Tissue microarray construction
The protein expression level of cell adhesion molecule 1 (CADM1) was analyzed in two independent cohorts using tissue microarrays (TMA) constructed from formalin-fixed paraffin-embedded tumor tissue. Hematoxylin and eosin–stained sections from all tissue blocks were reviewed by a pathologist to confirm the reported histologic subtype and to define representative tumor areas to be included in the array. The Uppsala cohort included 355 patients with NSCLC operated at the Uppsala University Hospital between 1995 and 2005 (34). Information on clinical patient parameters (survival time, histology, tumor stage, performance status, smoking history) was retrieved from the Uppsala-Örebro Lung Cancer Registry and is presented in Supplementary Table S1. The Örebro cohort included tumor tissue from 262 patients with NSCLC operated at the Örebro University Hospital (Supplementary Table S2; ref. 35).
Four-micrometer sections were cut from the TMA blocks, mounted on adhesive slides, and baked in 60°C for 45 minutes, followed by deparaffinization in xylene, hydration in graded alcohols, and blocking for endogenous peroxidase in 0.3% hydrogen peroxide. A pressure boiler (decloaking chamber, Biocare Medical) was used for antigen retrieval, boiling the slides for 4 minutes at 125°C in Target Retrieval Solution (Dako). Automated immunohistochemistry was conducted using an Autostainer XL ST5010 (Leica Microsystems GmbH). The primary antibody CADM1 (Atlas antibodies, Sigma-Aldrich; S4945) was diluted 1:10,000 in UltraAb Diluent (Thermo Fisher Scientific) and incubated for 30 minutes at room temperature. The slides were then incubated with a secondary reagent anti-rabbit/mouse HRP-conjugated UltraVision (Thermo Fischer Scientific) for 30 minutes at room temperature. Following washing steps, using diaminobenzidine as a chromogen, the slides were developed for 10 minutes and counterstained with Mayer's hematoxylin for 5 minutes (Sigma-Aldrich). The slides were mounted with Pertex (Histolab AB) and scanned using the Aperio ScanScope XT (Aperio) for generation of high-resolution digital images used in the evaluation of immunostaining.
The staining intensity was manually annotated using a 4-grade scale: negative (0), weak (1), moderate (2), and strong (3). The fraction of stained tumor cells was scored as follows: no positive cells (0), 1%–5% (1), 6%–25% (2), 26%–75% (3), and 76%–100% (4). For all stainings, one score was set for the duplicate (Uppsala) or triplicate (Örebro) cores on the arrays representing the same tumor sample. The ordinal scores for intensity and for fraction of stained tumor cells were multiplied, obtaining values in the range 0 to 12. This score was further dichotomized (low: 0–4, high: 5–12). Kaplan–Meier plots were used to visualize difference in survival between these 2 groups. Statistical significance of differences was obtained with log-rank tests. Furthermore, univariate and multivariate Cox models were fitted.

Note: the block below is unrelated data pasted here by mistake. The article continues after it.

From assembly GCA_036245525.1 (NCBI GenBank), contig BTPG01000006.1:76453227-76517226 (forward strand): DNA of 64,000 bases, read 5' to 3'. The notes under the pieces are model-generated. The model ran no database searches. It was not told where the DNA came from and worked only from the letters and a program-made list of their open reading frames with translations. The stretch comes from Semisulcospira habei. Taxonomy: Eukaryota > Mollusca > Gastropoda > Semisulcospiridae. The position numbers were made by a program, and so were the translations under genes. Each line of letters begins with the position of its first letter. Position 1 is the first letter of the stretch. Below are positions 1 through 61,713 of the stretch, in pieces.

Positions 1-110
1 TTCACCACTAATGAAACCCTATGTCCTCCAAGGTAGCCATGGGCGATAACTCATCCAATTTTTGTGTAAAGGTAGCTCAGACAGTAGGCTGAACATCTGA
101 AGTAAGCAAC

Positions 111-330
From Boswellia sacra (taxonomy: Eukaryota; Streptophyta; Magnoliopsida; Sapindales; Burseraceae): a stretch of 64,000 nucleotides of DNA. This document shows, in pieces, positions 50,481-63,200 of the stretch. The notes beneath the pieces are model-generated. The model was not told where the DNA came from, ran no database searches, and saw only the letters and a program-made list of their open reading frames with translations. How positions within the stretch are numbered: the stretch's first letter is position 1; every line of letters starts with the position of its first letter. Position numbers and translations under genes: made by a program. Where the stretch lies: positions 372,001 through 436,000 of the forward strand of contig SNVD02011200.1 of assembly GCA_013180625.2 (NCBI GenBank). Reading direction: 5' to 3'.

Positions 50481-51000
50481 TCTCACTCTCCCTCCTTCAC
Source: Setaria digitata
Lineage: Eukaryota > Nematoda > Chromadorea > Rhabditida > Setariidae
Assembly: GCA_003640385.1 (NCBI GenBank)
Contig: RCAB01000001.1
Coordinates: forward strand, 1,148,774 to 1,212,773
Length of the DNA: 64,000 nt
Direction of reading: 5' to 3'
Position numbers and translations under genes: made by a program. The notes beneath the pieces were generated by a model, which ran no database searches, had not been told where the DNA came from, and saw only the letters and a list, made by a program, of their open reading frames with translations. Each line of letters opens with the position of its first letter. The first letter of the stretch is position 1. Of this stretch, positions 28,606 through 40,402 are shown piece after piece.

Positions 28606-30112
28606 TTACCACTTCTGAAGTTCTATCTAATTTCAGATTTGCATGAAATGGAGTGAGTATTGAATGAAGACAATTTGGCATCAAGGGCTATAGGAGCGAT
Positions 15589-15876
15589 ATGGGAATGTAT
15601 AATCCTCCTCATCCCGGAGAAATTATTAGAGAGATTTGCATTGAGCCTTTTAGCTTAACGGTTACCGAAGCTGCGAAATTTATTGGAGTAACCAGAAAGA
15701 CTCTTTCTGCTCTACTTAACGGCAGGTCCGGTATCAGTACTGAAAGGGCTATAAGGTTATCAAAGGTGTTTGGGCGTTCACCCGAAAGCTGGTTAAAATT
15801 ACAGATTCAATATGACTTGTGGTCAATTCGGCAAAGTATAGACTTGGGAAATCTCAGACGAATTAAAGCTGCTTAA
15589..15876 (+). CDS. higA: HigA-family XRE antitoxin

Baseline characteristics of the Uppsala cohort
Gene expression microarray analysis was conducted on RNA prepared from 196 fresh-frozen NSCLC samples that matched the predefined histologic and RNA quality criteria. Clinical data and overall survival were retrieved from the regional cancer registry, with follow-up times in the range of 5 to 15 years (Supplementary Fig. S1A, Table 1). Kaplan–Meier plots on survival in patient groups stratified by gender, tumor histology, tumor stage and patient performance status are shown in Supplementary Fig. S1B–E. As expected, performance status and tumor stage represented the clinical factors that exhibited the strongest association with overall survival.
Unsupervised hierarchical cluster analysis of the gene expression array data revealed that tumor histology is the prominent denominator for the global mRNA transcript profile of NSCLC. Two main groups contained most of the adenocarcinomas and squamous cell carcinomas, respectively, based on clustering of all probe sets as well as on the 1,000 probe sets with the lowest signal to noise ratio (Fig. 1). The large cell carcinoma/NSCLC not otherwise specified (NOS) cases were scattered within the 2 main clusters.
Gene expression: univariate survival analysis in the Uppsala dataset
A Cox regression model was applied to identify genes with prognostic relevance. When all probe sets (n = 54,675) in the total cohort of 196 cases were analyzed, no gene showed a significant prognostic impact after adjustment for multiple testing with a false discovery rate (FDR) of 5%. This was also true for the squamous cell cancer subgroup (n = 66). In adenocarcinoma (n = 106), only two annotated genes (SSR4 and FAM46C) were identified to be associated with survival with strictly adjusted P values. Neither SSR4 nor FAM46C have yet been described as prognostic markers in NSCLC. FAM46C has been suggested to be involved in the regulation of protein translation, but its exact function is unknown (36). Signal sequence receptor delta (SSR4) encodes one subunit of the translocon-associated protein complex involved in the transport of proteins across the endoplasmic reticulum membrane (37).
Validation of candidate genes in a meta-analysis of NSCLC datasets